Piano tuning

I started a book two days ago. Just dove in and started writing. Most of the research is finished, heavens knows I’ve done enough procrastination, and at the urging of Jim Forbes I just opened a doc and started banging away.

In the old days the poets would begin by invoking the creative muses. Milton kicked off Paradise Lost with the usual call for help:

"Sing Heav'nly Muse, that on the secret top
Of OREB, or of SINAI, didst inspire
That Shepherd, who first taught the chosen Seed,
In the Beginning how the Heav'ns and Earth
Rose out of CHAOS: Or if SION Hill
Delight thee more, and SILOA'S Brook that flow'd
Fast by the Oracle of God; I thence
Invoke thy aid to my adventrous Song"

John Barth, in the short novel, The Floating Opera, has his narrator, Todd Andrews, limber up his writing skills in a chapter entitled, “Tuning My Piano”.

Coleridge ate some opium. Hemingway pounded a bottle of rum. Me, I limber up with some good reading to get the old narrative voice locked in, put aside any mental overhangs and clutter, and then dive in at a steady forced march of 1,000 words a day with no re-reading or drafting. I am fully outlined, and I know enough not to stop to find a fact — marking holes with the old “TK” mark that means: “to come.”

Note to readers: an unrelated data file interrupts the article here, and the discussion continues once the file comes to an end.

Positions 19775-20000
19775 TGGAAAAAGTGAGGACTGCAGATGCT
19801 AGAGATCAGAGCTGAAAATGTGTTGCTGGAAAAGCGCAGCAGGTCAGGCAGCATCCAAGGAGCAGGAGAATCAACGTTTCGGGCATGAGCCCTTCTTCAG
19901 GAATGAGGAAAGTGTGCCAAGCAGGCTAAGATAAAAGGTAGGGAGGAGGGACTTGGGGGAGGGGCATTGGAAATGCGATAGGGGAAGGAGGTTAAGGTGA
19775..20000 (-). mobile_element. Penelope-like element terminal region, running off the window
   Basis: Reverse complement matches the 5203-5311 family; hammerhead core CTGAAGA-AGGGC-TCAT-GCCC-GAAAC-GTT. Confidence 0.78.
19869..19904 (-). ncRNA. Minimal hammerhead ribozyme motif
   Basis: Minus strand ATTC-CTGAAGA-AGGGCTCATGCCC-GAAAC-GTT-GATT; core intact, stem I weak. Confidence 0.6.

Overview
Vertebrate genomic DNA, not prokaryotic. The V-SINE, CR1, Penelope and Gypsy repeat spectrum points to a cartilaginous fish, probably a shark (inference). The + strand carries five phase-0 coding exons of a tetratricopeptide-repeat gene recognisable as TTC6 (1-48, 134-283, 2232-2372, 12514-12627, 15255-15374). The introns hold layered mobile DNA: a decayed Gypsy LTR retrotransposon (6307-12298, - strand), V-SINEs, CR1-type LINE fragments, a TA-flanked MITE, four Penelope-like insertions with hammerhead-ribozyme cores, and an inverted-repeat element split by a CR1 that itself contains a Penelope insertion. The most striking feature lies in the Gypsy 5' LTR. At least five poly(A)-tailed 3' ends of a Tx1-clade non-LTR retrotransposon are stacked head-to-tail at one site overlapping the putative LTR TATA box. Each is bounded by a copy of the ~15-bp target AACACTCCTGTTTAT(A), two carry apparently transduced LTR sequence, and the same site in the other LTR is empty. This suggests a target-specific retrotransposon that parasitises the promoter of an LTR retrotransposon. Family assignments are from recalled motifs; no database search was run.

So, a major project is underway. It feels good.

Author: David Churbuck

Cape Codder with an itch to write

0 thoughts on “Piano tuning”

  1. My husband just started a new book last night! What a coincidence. He had me read the first page, and it’s an awesome, Cormac McCarthy-esque mess. The writing is so different from his other works. The last book he finished (last summer) is very plot-driven, more about a story and a message while this one he’s just started seems to be so much more about language. It’s wonderful to see him so excited to sink his teeth into something new. Good luck w/ your new project!

  2. I can only imagine the excitement and adrenalin you’re feeling right now … I bet you can’t wait to get home at night to get to the next part. I’m envious of such a project and all it brings to your life and wish you great success and enjoyment.

  3. that’s it, blame me. I’ll kill a salmid inyour name Saturday morning on a stream that flows into the Columbia, that should motivate the muse. Write this book or the fish dies!.
    Off to Walla Walla to a clone fest.
    Be well and kep plugging. the surveyor historian I copied you on works for the National Bureau of Standards.

    Jim

  4. Go for it, bro. Standards are the language of commerce, the etiquette of machines. They are the end of the rainbow. A sufficiently stoked business person will bribe, extort, sleep with, and who know what else to establish a standard. Because it’s worth it. It’s a solid idea.

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